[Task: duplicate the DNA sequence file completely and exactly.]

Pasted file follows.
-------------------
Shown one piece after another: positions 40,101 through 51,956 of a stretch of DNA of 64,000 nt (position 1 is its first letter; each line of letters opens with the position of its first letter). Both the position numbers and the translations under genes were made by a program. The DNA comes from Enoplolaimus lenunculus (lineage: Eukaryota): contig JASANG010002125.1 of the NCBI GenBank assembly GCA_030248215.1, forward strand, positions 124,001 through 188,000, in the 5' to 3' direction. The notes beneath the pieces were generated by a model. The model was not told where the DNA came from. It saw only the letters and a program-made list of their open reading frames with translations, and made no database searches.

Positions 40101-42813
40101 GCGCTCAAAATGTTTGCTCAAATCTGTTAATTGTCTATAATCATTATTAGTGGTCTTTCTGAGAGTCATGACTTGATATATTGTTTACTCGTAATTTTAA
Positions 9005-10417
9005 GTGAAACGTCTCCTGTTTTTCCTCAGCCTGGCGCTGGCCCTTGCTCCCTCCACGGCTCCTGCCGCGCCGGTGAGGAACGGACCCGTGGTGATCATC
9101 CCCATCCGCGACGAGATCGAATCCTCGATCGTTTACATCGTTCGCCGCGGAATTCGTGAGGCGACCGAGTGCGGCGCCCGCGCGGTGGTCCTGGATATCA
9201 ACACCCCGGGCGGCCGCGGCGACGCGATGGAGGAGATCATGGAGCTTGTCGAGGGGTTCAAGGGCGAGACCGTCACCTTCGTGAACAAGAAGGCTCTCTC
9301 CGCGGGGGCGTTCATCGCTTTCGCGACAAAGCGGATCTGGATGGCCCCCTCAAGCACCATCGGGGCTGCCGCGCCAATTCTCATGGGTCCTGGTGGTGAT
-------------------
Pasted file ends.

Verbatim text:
Shown one piece after another: positions 40,101 through 51,956 of a stretch of DNA of 64,000 nt (position 1 is its first letter; each line of letters opens with the position of its first letter). Both the position numbers and the translations under genes were made by a program. The DNA comes from Enoplolaimus lenunculus (lineage: Eukaryota): contig JASANG010002125.1 of the NCBI GenBank assembly GCA_030248215.1, forward strand, positions 124,001 through 188,000, in the 5' to 3' direction. The notes beneath the pieces were generated by a model. The model was not told where the DNA came from. It saw only the letters and a program-made list of their open reading frames with translations, and made no database searches.

Positions 40101-42813
40101 GCGCTCAAAATGTTTGCTCAAATCTGTTAATTGTCTATAATCATTATTAGTGGTCTTTCTGAGAGTCATGACTTGATATATTGTTTACTCGTAATTTTAA
Positions 9005-10417
9005 GTGAAACGTCTCCTGTTTTTCCTCAGCCTGGCGCTGGCCCTTGCTCCCTCCACGGCTCCTGCCGCGCCGGTGAGGAACGGACCCGTGGTGATCATC
9101 CCCATCCGCGACGAGATCGAATCCTCGATCGTTTACATCGTTCGCCGCGGAATTCGTGAGGCGACCGAGTGCGGCGCCCGCGCGGTGGTCCTGGATATCA
9201 ACACCCCGGGCGGCCGCGGCGACGCGATGGAGGAGATCATGGAGCTTGTCGAGGGGTTCAAGGGCGAGACCGTCACCTTCGTGAACAAGAAGGCTCTCTC
9301 CGCGGGGGCGTTCATCGCTTTCGCGACAAAGCGGATCTGGATGGCCCCCTCAAGCACCATCGGGGCTGCCGCGCCAATTCTCATGGGTCCTGGTGGTGAT